Can greens get rid of greys?! Absolutely!

I’m taking a break from banging on about sinister injections, dark overlords & the like to write a blog about grey hair.
Getting rid of grey hair is something I learnt about a good few years ago & was reminded of recently, so I wanted to share it – especially given the uncertain times we’re living in mean that hairdressing is sadly no longer a reliable industry since some idiot in no position to be making decisions about the nation’s hair, deemed it non-essential.

In times of stress we see more grey hairs & when we see more grey hairs we stress more; a horribly vicious circle that in my opinion needs interception.
I have to say here though, I am not anti-grey hair. I have many beautiful friends who have embraced their new hair colour with gusto & are an absolute inspiration to the rest of us.
For me though, I’m just not ready… I wholeheartedly intend to do all I can to keep the greys at bay, & if it ever stops working I fully intend to cover them all with (natural) dye.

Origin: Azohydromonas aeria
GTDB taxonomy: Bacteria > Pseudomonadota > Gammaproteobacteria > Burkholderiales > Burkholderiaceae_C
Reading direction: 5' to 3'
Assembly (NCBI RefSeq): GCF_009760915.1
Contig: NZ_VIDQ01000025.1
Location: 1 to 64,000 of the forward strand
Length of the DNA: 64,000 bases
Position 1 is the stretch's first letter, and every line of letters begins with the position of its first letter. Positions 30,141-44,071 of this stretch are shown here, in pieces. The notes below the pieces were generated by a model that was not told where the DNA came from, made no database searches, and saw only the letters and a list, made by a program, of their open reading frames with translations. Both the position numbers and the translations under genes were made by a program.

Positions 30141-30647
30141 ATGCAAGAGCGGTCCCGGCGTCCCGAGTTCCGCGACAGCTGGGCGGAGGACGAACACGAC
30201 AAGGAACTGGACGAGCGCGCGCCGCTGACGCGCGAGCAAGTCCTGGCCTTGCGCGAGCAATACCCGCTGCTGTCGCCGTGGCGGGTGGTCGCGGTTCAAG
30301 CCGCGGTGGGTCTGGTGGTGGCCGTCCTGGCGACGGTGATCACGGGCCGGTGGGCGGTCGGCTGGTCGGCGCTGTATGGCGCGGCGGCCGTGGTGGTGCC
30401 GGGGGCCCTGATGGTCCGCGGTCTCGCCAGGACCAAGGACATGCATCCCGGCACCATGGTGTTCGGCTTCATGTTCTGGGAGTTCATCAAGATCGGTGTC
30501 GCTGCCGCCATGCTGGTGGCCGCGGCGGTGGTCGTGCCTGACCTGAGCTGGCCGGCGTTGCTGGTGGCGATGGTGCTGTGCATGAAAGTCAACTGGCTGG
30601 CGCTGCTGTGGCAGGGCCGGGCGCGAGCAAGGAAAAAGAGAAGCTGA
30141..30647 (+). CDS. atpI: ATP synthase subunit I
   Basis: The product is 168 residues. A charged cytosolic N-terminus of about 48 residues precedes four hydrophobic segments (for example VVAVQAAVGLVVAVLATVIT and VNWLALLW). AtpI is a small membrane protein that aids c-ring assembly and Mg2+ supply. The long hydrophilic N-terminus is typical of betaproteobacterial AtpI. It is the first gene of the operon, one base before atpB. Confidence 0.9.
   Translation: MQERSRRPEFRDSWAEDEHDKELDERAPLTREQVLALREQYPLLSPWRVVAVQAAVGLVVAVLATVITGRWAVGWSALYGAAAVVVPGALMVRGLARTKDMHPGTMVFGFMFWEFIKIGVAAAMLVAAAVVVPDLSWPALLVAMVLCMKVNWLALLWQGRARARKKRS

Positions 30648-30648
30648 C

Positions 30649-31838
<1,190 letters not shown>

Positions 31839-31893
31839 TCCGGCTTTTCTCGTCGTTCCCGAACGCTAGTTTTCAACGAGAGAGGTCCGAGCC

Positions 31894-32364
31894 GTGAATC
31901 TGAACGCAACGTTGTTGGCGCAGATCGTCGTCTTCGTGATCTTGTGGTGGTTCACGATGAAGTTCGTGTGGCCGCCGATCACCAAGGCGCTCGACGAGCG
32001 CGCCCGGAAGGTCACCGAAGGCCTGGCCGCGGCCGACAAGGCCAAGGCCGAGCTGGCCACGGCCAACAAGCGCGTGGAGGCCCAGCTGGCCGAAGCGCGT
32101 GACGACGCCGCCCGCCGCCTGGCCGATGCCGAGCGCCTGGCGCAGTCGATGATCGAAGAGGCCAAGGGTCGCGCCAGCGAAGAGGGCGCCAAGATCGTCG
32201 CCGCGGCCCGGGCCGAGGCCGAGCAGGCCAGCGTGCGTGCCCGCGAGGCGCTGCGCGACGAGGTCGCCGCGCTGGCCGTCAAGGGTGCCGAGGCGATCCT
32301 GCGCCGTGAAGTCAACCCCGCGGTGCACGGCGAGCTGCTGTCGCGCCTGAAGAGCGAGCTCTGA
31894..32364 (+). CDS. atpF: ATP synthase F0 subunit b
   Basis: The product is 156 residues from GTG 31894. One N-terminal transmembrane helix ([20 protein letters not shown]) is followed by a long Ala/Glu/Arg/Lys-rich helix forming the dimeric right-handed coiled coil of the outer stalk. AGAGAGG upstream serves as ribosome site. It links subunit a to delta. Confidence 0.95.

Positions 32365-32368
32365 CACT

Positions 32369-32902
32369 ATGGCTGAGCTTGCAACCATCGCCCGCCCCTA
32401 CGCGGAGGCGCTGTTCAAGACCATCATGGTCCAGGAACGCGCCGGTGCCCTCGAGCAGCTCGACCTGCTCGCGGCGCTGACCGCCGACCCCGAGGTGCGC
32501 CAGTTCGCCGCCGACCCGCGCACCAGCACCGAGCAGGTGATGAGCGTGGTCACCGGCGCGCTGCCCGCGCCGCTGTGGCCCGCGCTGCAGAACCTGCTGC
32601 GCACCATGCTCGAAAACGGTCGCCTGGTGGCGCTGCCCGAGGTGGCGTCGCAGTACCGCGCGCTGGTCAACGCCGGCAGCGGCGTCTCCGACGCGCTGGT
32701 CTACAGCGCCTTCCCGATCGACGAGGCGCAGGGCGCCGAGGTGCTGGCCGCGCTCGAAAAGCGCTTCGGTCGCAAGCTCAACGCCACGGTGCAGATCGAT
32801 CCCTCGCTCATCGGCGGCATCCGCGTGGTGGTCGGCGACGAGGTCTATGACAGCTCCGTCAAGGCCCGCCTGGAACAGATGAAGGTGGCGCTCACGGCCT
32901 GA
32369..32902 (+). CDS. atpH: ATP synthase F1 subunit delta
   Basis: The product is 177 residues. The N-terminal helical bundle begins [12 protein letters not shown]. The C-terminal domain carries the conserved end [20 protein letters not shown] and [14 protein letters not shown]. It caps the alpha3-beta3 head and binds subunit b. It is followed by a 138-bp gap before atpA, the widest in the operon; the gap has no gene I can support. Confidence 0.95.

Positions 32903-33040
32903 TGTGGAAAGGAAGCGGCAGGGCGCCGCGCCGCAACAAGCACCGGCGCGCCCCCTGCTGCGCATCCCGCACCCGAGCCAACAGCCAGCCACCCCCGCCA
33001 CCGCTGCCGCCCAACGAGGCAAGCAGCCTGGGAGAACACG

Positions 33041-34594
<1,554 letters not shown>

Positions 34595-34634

So, spiel over – what am I talking about?

Grey hair being a thing that’s lost its colour & can’t get it back is nonsense.
Grey hair actually comes about from a build-up of hydrogen peroxide in the hair shaft.
This build-up is a natural process, & what then happens is an enzyme called catalase which we produce in the liver, comes along & breaks down the hydrogen peroxide, keeping the hair its natural colour.
When this enzyme is no longer produced however, the hydrogen peroxide doesn’t get broken down, & instead continues to build up, turning the hair grey.

An incredible woman aptly named Anne Wigmore (who also had the most unfortunate fringe I’ve ever seen), was a pioneer of green juices in the 70’s.
She had a full head of grey hair, & claimed to her students that its quite sudden return to brown was simply due to drinking concentrated green juices; predominantly wheatgrass.
“Yeh yeh, she obviously dyed it,” I hear you cry.